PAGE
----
Tradition publishing (and apologists for it) note that they want to control the transition because there are a lot of jobs at stake here—namely truckers and warehousemen. Does anyone actually believe that if a mobile robot that could pick books faster, tirelessly, without making mistakes; was available tomorrow, that every warehouseman wouldn’t be out on his ear? In a heartbeat. This isn’t to say that there are not plenty of compassionate people working for publishers—heck, working with authors requires the patience of a saint—but when it comes down to return-on-investment decisions, people become numbers, and numbers can be subtracted with amazing speed and facility.
The very important thing for authors to look at is this: the costs for you to offer your work as digital files is less than that of the publishers. A previously published short story already has the editorial work done. Converting the file for Kindle or epub takes less than an hour. Loading it to Amazon or your own website, less than an hour. Off Amazon you currently make 35% of cover, in July that goes to 70%, same as the big boys. Off your own website, you’ll pull at least 87% of cover.
My point to authors is the same as my point to publishers: I don’t think you should do one or the other, I think you have to do both. Just like the publishers owning rights to out of print, backlist properties that could make them money, authors have the same sort of inventory. Get it out there. Start selling. Establish your presence and encourage readers to buy direct from you.
The simple fact of the matter is this: traditional publishing has repeatedly evidenced an inability to integrate itself with technology to its benefit. Traditional publishers are fighting to maintain an inherently dysfunctional business model which has been in decline for years. If not for J. K. Rowling, Stephen King, Dan Brown and Stephanie Meyer it and the wasteful consignment-system of book retailing would have suffered a serious and perhaps fatal contraction seven years ago. Traditional publishers have repeatedly showed not only a lack of understanding of its customer base, but a contempt for them (as evidenced most recently by predatory pricing of ebooks). Last year’s attempt to cut author royalties in half on ebook sales, despite claims that the market for ebooks was insignificant, is yet one more indicator of publishers seeking to redress their inefficiencies by pulling more money from authors.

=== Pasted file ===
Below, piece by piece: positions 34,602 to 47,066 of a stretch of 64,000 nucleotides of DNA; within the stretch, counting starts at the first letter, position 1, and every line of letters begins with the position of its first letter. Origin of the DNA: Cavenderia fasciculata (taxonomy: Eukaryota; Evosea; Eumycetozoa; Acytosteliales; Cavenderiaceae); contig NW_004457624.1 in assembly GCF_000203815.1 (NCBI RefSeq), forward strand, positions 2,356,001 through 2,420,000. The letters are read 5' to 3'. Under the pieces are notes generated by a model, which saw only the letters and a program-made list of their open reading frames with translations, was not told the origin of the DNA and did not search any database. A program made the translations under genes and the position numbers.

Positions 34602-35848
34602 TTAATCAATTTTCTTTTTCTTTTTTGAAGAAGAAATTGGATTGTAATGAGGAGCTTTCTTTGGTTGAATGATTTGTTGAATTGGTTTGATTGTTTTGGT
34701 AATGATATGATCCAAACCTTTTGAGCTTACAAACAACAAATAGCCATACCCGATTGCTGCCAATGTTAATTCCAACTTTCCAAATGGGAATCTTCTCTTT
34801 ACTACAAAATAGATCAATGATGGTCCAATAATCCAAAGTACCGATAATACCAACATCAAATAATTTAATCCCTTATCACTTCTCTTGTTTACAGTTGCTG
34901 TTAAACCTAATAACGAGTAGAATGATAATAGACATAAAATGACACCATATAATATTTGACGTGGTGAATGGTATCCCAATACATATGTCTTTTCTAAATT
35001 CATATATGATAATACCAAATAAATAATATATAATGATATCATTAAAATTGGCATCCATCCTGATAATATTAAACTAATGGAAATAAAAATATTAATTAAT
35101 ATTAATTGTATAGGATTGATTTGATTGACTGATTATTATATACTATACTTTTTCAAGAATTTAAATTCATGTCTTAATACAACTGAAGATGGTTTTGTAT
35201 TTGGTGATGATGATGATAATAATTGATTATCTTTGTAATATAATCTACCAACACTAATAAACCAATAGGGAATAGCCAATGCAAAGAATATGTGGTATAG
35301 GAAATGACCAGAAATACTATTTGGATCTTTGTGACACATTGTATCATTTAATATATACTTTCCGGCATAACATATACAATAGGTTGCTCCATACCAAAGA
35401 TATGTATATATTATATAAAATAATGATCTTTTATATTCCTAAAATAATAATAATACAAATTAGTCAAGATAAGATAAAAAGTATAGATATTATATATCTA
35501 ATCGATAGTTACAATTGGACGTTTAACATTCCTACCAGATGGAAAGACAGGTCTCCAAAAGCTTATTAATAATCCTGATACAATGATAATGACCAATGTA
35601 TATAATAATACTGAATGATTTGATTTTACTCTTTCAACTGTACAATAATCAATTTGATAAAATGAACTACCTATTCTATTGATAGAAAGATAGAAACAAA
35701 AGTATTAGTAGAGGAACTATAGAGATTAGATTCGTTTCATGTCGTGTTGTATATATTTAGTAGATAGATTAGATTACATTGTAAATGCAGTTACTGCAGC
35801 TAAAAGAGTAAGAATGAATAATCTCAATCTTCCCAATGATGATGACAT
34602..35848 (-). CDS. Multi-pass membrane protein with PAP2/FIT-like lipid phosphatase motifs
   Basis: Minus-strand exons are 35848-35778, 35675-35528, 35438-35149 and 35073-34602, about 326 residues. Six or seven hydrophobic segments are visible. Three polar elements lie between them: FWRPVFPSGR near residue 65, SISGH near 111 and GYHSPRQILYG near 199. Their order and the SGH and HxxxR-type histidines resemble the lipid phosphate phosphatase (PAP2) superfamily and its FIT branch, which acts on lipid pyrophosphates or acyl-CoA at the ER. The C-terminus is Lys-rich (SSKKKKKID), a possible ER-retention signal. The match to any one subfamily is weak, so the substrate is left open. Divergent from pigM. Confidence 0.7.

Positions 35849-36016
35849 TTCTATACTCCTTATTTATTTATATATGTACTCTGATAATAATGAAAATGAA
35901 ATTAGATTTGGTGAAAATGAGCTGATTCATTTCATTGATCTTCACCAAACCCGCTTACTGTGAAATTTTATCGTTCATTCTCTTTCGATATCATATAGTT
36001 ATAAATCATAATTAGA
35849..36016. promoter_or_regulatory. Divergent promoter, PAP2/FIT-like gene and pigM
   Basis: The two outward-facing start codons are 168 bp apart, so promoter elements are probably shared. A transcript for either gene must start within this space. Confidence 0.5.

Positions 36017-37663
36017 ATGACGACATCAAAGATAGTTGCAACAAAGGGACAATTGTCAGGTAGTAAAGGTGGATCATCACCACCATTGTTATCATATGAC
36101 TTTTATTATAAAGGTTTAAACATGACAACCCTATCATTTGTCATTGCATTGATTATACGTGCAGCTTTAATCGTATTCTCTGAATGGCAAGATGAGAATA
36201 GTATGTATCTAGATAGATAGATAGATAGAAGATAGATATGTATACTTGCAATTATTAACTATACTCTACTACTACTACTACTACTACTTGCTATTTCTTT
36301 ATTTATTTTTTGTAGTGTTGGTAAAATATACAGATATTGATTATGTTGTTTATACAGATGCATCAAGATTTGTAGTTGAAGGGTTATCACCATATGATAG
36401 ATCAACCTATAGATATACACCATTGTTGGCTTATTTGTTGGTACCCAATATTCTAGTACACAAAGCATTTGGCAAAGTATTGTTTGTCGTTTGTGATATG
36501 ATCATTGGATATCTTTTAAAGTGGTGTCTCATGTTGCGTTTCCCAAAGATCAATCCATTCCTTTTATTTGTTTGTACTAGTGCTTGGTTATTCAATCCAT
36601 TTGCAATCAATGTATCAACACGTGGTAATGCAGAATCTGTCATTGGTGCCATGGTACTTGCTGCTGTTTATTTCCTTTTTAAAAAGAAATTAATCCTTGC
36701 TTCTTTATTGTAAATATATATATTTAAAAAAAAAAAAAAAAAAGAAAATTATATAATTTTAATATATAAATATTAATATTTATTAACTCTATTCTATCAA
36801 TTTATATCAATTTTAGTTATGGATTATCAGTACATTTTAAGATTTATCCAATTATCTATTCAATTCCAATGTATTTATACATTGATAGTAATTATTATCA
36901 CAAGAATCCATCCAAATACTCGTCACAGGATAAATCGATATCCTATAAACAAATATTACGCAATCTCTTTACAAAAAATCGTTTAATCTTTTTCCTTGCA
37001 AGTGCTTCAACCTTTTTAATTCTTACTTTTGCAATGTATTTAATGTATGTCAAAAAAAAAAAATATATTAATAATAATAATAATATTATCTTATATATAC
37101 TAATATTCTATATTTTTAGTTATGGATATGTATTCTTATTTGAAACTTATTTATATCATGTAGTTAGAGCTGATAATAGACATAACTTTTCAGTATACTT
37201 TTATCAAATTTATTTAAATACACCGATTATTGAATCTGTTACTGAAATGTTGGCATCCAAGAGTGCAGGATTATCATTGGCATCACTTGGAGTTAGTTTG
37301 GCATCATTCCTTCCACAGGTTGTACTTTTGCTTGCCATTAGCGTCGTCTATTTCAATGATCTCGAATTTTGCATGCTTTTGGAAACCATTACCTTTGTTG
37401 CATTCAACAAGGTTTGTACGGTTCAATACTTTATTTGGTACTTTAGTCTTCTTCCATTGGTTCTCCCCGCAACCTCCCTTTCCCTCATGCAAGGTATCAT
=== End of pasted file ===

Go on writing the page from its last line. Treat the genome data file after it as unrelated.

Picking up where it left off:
The traditional publishers themselves are going to give authors who do the work the very means with which the publishers can be supplanted. By setting ebook prices artificially high, they allow authors to offer the same quality entertainment at a reasonable price that actually nets us more. As I noted yesterday, I can take out a novel that New York didn’t want, do up in a digital version, and make seven times per book what they would pay me for the print version, and double what I’d get out of the digital version. With no downside for me at all. As I’ve noted before, using the Apple Appstore as an example, there is constant downward pressure on prices, and traditional publishers can easily find themselves competing with authors who offer their own backlists at reasonable prices.
The numbers don’t lie. Ebook prices should be lower than print prices, by a minimum of 5%, and that’s just if publishers wish to maintain the status quo. Operations where the costs of physical production, warehousing, transportation and editorial (in the case a backlist material) are reduced or eliminated, significantly increase their profit profile through reduced costs and the higher discount being offered on digital sales. In my estimation, ebook prices could be 20% below current print prices without causing any hardship, and significantly lower on backlist titles which would now be returned to availability. And they could go even lower if publishers addressed overhead costs and ran their companies more efficiently.
It’s not a matter of change coming. It’s already here. How you decide to deal with it will determine where you and your career are in fifteen months and fifteen years.
[Publetariat Editor’s Note: if you’ve found this piece interesting, you might like to take a look at, and participate in, the discussion going on in the comments thread of the original post on Michael A. Stackpole’s website.]
©2010 Michael A. Stackpole
Michael A. Stackpole is a New York times Bestselling author with over forty novels published including I, Jedi and Rogue Squadron. He was the first author to have work available in Apple’s Appstore. He has lectured extensively on writing careers in the Post-paper Era and is working on strategies for authors to profit during the trying time of transition.